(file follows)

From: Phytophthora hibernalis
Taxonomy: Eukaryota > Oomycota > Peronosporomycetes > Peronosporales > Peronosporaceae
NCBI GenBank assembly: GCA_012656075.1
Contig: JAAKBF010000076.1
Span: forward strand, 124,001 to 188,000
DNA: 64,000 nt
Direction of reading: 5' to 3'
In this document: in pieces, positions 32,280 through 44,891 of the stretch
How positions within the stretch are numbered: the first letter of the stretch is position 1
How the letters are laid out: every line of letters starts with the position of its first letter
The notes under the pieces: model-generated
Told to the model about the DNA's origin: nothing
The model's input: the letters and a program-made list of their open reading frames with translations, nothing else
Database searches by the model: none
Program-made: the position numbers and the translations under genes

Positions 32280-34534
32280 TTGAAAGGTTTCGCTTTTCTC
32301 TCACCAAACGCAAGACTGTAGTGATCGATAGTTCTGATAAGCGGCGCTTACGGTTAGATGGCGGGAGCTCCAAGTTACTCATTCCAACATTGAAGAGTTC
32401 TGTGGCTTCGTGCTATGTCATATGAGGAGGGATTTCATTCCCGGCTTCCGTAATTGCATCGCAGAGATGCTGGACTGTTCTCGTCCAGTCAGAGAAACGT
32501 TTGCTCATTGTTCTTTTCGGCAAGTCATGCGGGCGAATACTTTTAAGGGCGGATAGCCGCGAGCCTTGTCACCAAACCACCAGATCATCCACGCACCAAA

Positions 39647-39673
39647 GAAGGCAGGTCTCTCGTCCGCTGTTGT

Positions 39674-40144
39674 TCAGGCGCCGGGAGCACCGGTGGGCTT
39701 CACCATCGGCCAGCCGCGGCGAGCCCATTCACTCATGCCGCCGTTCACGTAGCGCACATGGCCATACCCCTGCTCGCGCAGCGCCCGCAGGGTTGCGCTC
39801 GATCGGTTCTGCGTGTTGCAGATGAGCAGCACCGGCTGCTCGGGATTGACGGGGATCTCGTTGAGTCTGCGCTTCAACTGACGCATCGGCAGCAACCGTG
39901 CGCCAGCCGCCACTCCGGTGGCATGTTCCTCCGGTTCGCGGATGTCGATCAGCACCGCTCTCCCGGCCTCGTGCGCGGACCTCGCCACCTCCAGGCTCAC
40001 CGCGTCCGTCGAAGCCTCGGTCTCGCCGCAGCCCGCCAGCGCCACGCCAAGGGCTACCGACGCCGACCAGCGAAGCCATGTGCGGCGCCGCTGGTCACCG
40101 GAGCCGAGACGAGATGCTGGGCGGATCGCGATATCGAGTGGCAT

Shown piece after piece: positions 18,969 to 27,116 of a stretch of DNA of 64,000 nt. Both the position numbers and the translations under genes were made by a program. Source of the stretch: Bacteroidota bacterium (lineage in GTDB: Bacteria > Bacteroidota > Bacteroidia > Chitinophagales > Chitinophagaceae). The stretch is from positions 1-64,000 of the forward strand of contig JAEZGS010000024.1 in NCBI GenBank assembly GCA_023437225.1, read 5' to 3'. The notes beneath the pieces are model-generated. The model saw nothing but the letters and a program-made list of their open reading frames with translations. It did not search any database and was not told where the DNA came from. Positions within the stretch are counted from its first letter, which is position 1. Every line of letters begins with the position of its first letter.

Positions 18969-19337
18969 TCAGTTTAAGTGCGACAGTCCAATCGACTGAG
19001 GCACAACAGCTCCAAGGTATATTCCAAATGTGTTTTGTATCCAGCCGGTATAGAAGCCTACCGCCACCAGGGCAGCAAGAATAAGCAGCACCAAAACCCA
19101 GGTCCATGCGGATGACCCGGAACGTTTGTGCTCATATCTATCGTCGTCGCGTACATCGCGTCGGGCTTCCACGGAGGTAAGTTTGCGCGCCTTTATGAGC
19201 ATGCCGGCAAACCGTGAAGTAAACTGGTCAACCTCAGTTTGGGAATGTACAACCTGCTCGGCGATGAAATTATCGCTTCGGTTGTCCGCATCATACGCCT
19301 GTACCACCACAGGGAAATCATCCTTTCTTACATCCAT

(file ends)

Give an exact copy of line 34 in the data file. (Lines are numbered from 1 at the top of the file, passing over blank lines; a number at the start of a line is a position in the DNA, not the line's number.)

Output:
19101 GGTCCATGCGGATGACCCGGAACGTTTGTGCTCATATCTATCGTCGTCGCGTACATCGCGTCGGGCTTCCACGGAGGTAAGTTTGCGCGCCTTTATGAGC